Zygaj, who heads the APD’s chapter of the International Brotherhood of Police Officers, even spoke highly of Mayor Keisha Lance Bottoms.
“I have no complaints with this administration; I give her props,” he said. “She said she was going to pay us and she held to her word. I have the utmost respect for her.”
The pay increase, up to 30 percent for some officers, “has changed the quality of life,” said Zygaj. “People are just happier. When you see someone at a strip club throwing $1,000 into the air — that’s how I feel every day.”
Lt. Steve Zygaj, head of the Atlanta police union, shows his happy face after police get a long-anticipated raise.
He said officers are now deciding whether they still need to hold second jobs or work those jobs as often.
“This has changed people’s lifestyles. They can see their wives and kids,” he said. “They even have hobbies.”
Rumor has it that Zygaj is taking up coin collecting.
I met Zygaj in 2014 when he put out a call in the department for officers to show up at an Atlanta City Council meeting to show they were Unhappy. At the time, APD had released a video version of the department's brass dancing to the monster sing-along hit "Happy."
But most cops in the department weren’t feeling that joy because of a bitter and protracted battle with the city over pay. In fact, then-Mayor Kasim Reed was refusing to consider a pay hike because police and firefighters had filed a lawsuit challenging Hizzoner’s move to cut their pensions.
The pension cuts (done for financial reasons) and the pay squeeze had turned Georgia’s largest department into a sieve, a vessel that leaked officers to retirement and resignations faster than it could hire and train them.
On that afternoon in 2014, Zygaj stated that the department had churned through 1,200 officers since 2002. He was wrong. A story I wrote in 2012 determined that APD had lost 1,563 officers since 2002. So in 2014, the department had realistically lost more than 1,800 officers since 2002.
Kevin Riley's speech at the Atlanta Police Department Graduation Ceremony.
And that hemorrhaging continued, as officers jumped to suburban departments that offered more money and less crime.
A few years ago, Mayor Reed hit the 2,000-officer Holy Grail for like a minute, but that number has consistently fallen since. Currently, the force has about 1,680 officers, although it is authorized to have 2,032.
Last summer, the Atlanta Police Foundation released a study "that found Atlanta police are paid below the median rates of their law enforcement peers, with a lower floor, lower ceiling and a longer wait to advance from the bottom to the top," according to an AJC story.
Mayor Bottoms said the “objective study” helped move the city to finally come up with the cash after all these years. She did not want to speak about why the previous administration did not move to raise the pay. She said she looked at the issue with “fresh eyes” and made it happen.
She said Chief Erika Shields and Deputy Chief Scott Kreher brought the proposal to her a few months ago.
(NOTE: Regarding the change in the APD Happy Meter, here is what then-Sgt. Scott Kreher, who headed the police union, said 10 years ago about departmental morale: “It’s the worst I’ve seen in 17 years.”)
In February 2004, then-Sgt. Scott Kreher of the Atlanta Police Department stood in front of a billboard complaining about police pay.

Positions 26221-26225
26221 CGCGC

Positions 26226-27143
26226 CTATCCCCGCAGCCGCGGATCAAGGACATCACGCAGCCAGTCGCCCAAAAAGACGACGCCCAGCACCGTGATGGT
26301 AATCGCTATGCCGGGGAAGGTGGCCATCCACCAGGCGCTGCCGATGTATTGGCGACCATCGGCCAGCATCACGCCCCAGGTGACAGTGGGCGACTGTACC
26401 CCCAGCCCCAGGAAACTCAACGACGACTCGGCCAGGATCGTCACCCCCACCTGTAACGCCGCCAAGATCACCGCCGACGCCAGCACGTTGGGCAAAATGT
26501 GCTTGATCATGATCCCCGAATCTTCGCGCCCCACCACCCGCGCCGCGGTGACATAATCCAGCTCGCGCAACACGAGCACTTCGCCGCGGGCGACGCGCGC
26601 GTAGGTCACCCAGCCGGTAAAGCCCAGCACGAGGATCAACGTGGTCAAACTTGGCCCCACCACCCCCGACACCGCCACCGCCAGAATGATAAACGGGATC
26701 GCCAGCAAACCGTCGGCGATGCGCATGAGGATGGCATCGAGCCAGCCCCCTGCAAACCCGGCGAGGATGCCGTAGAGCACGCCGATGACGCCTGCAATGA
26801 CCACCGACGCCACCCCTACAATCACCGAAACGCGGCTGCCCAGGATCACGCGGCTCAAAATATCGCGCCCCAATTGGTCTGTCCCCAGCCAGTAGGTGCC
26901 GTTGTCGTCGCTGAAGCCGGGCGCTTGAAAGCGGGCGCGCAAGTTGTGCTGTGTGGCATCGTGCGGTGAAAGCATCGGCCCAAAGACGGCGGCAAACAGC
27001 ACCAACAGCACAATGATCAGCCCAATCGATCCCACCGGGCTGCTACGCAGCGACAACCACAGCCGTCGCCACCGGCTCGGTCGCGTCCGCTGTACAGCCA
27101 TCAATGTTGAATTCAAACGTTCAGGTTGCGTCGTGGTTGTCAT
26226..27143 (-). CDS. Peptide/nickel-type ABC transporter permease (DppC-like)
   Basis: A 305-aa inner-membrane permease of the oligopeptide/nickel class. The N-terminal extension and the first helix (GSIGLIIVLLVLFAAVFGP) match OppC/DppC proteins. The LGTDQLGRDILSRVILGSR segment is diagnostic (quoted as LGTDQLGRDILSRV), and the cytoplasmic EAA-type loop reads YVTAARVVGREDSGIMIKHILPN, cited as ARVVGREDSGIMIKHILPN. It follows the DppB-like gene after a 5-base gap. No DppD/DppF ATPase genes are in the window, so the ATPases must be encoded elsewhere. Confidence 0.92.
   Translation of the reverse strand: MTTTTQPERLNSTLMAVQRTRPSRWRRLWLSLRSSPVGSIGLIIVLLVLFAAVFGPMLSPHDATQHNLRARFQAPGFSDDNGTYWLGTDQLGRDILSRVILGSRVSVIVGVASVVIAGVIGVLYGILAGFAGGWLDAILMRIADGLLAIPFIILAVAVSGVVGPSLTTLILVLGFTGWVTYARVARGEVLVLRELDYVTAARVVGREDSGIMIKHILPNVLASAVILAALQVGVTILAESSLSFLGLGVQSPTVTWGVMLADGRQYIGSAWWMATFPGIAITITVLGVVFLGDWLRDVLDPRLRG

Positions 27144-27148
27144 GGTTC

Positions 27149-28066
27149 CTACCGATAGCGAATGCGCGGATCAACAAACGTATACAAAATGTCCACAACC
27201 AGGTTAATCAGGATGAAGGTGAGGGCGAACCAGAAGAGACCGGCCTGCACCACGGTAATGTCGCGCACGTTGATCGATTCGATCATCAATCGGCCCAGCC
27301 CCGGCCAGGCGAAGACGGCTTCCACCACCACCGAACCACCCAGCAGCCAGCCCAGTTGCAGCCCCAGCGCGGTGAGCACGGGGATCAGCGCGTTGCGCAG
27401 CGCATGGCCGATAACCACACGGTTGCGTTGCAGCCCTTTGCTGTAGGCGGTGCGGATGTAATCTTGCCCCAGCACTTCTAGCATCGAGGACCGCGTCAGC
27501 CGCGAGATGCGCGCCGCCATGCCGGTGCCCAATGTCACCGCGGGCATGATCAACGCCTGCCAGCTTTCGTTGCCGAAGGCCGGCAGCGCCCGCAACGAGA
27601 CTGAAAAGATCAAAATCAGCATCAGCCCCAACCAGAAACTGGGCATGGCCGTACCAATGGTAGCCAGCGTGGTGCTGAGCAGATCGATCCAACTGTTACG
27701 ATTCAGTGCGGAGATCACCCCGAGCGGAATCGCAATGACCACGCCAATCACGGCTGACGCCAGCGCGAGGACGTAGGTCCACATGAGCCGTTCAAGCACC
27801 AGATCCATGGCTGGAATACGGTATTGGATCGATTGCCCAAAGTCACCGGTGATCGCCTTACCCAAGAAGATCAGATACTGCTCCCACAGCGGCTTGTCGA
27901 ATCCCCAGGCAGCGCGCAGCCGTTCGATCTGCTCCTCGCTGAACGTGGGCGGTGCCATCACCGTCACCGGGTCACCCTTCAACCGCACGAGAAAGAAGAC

The mayor told me that the first round of raises, which came in December, were for the lowest-ranking officers. “Those who needed it the most can feel it first,” she said.
About 1,100 cops got raises. A 10-year officer can make $72,000 and newbies will be hitting $50,000.
The increase was such a sea change that the city of Brookhaven, which had poached Atlanta cops for years, last month jacked up pay in its department by 21 percent.
Brookhaven was worried it might lose cops to Atlanta. That is truly Man Bites Dog.
The raises might be turning things around. The department said there’s a doubling of applicants from last year.
And so far this year, 16 officers who left APD have asked to be rehired.
Compare that to all of 2018, when just 11 former APD cops wanted to return.
I called former union chief Ken Allen, a retired detective with three decades in the game.
Allen also spoke well of the current mayor. A pay boost will do that. “She speaks to officers and acknowledges them. Says, ‘Thank you,’ ” Allen said. “A little courtesy goes a long way.
“This is the largest pay raise ever given,” he said. “She can stand up and boast. No one can deny it.”
Atlanta Mayor Keisha Lance Bottoms speaks before the Atlanta Journal-Constitution editorial board meeting Wednesday. Watch as she answers three questions about her first year in office. (Video by Ryon Horne/AJC)
But he added, he remains a bit wary. The first round of increases has come, but there are supposed to be two more within a few years. Investigators and sergeants are supposed to be next.
Allen said he recently had a conversation with a sergeant who said, “The other officers got their pay. Do you really think we’ll get ours?”
Allen said the money for the next rounds of raises hasn’t been determined and worries that enthusiasm to carry through might diminish if city finances take a hit.
“Until it reaches all the ranks, there will be questions,” he said.
The mayor said the pay increase rollout will be spread over four years, not three.
Told of officers’ skepticism, she said, “That’s understandable. I know where the skepticism comes from. All I can say is wait. And watch.”